Sum (L) and Lane (R)




Another discussion point between the panel and the audience was where the "onus" lies in the coffee value chain to spark changes. Is it with the consumer, as one industry leader proposes in the film? One participant thought that is naive and that the consumer expects those with power, large roasters and importers, to generate the initiatives that drive change. In the end, there was concensus that everyone can do something in their own community at their spot in the value chain. Even just talking about the importance of gender equity in all communities is building awareness that makes a difference!


MC Amaris introduces the film.

Donations Needed!
Kimberly Easson of Partnership for Gender Equity remarks during the film that while roasters today make substantial investments in sustainability of coffee, comparatively few dollars are ever invested in coffee gender equity work. Therefore the organizers took up a collection and recently announced $125 was donated by the small crowd to the Partnership for Gender Equity.

For those who would like to make a further financial gift, the following non-profit organizations are suggested:


(Lto R) Amaris, Sum, Ruth Ann, Lane



THANK YOU to all who came to the Mar. 8 event. We hope to participate in a similar effort next year!








Wednesday, February 12, 2020

94. Cost of Production - the basis for understanding price

Feb. 12, 2020
Adele (L), a coffee farmer in Rwanda,
talks with researcher Ruth Ann (R).
Cost of production (CoP) is an accounting term. It refers to the "cost of production of any item or unit." Most definitions talk about three components of CoP:

  1. Raw material
  2. Direct labor costs
  3. Overhead costs (e.g. management salaries, office supplies)

CoP gives the accountant a value for the costs incurred to produce a product or service. Once CoP is known, then profitability of the product or service can be calculated more easily.

A long lamented issue in the coffee industry is the difficulty to get a measurement, a value, for CoP for 1 kg of green coffee. More and more, the discussions about the "price crisis" and "fair trade" are focusing on how problematic and core this issue is. Say Roaster X just paid $2.75/lb FOB, about $6.05/kg FOB for green coffee. Is it a good price? It might be. The correct answer depends completely on the producers' costs.

At Artisan Coffee Imports, we have a perspective on this problem that goes back to our automotive roots. I grew up in southeastern Michigan and in an earlier part of my career I was a non-profit adviser to small manufacturers supplying the big auto companies. The companies that did well were the ones that had a fairly good understanding of their CoP, which enabled them to have productive discussions with their buyers about price.

After getting started in coffee around 2007 and seeing the parallels in coffee's long supply chain, I was eager to work with those who could help me understand costs and prices. Fortunately, I had the opportunity to be part of an amazing research project, the Feed the Future Africa Great Lakes Coffee support program in Rwanda and Burundi, from 2015 - 2018. My participation on this project enabled me to live in Rwanda for a year, and to utilize a large, new dataset to define and analyze cost of production of coffee in Rwanda.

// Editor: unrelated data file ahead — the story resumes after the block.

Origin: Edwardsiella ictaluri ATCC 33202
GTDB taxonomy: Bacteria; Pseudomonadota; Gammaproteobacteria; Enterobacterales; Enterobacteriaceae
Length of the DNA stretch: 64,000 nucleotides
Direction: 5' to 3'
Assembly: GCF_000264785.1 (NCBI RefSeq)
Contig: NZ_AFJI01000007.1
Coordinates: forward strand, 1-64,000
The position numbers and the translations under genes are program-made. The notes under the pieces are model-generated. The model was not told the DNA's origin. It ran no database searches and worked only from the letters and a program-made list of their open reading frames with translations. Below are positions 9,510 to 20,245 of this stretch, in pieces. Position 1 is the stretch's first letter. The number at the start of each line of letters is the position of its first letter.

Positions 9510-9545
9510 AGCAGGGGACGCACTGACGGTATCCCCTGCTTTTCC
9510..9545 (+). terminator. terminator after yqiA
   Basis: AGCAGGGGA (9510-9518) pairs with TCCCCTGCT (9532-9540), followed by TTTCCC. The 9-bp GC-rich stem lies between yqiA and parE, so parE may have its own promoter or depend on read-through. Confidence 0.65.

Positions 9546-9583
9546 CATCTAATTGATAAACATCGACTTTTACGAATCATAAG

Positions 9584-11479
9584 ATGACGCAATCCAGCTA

In short, I wrote my masters thesis for an M.S. in Community Sustainability degree from Michigan State University on this topic. "Estimating Farmer Cost of Production: Implications for Sustainable Growth in Rwanda’s Coffee Sector" is the title of this 65 page labor-of-love, completed in August 2017. I've recently been able to format at least the executive summary to be more reader friendly, and therefore would like to share a link to the entire document HERE.

Summary of a Masters' Thesis
In case readers of this blog do not have time to read a 65 page thesis, I'd like to share a few highlights here. Tables and graphs are often the most interesting parts of any research paper, so let's focus on a few of those. In the literature review, I share Table 2: a summary of the results of 10 different coffee cost of production studies from around the world.

Table 2:  Ten CoP studies with country and CoP result


Sorted by country, then highest to lowest CoP

Study #
Study (Author – year)
Country
CoP Result
US$ per lb. green coffee
1
USAID – AGLC – 2016
Rwanda
$0.64
2
Technoserve, 2011-2013
Rwanda
$0.26
3
NAEB – 1990s
Rwanda
$0.05
4
TMEA – Integrity – 2014
Burundi
$0.75
5b
COSA – 2015b
Costa Rica
$1.96
5c
COSA – 2015c
Guatemala
$1.32
5e
COSA – 2015e
Nicaragua
$0.92
5f
COSA – 2015f
India
$0.72
5g
COSA – 2015g
Vietnam
$0.52
5a
COSA – 2015a
Kenya
$1.52
6
Nyoro, Wanzla & Awuor 2001
Kenya
$0.68
8a
CIAT/CRS – 2015
Colombia – Narino – Off-farm
$2.38
9
IDH – Technoserve 2014
Colombia
$1.66
8b
CIAT/CRS – 2015
Colombia – Narino – Specialist
$1.58
8c
CIAT/CRS – 2015
Colombia – Narino Diversified
$1.40
5d
COSA – 2015d
Colombia
$1.12
8d
CIAT/CRS - 2015
Colombia nat’l avg.
$0.92
7a
Committee on Coffee Competitiveness, 2015
Colombia – state A
$0.83
10
CRECE-UTZ, 2014
Colombia
$0.78-$0.95
7b
Committee on Coffee Competitiveness, 2015
Colombia – state B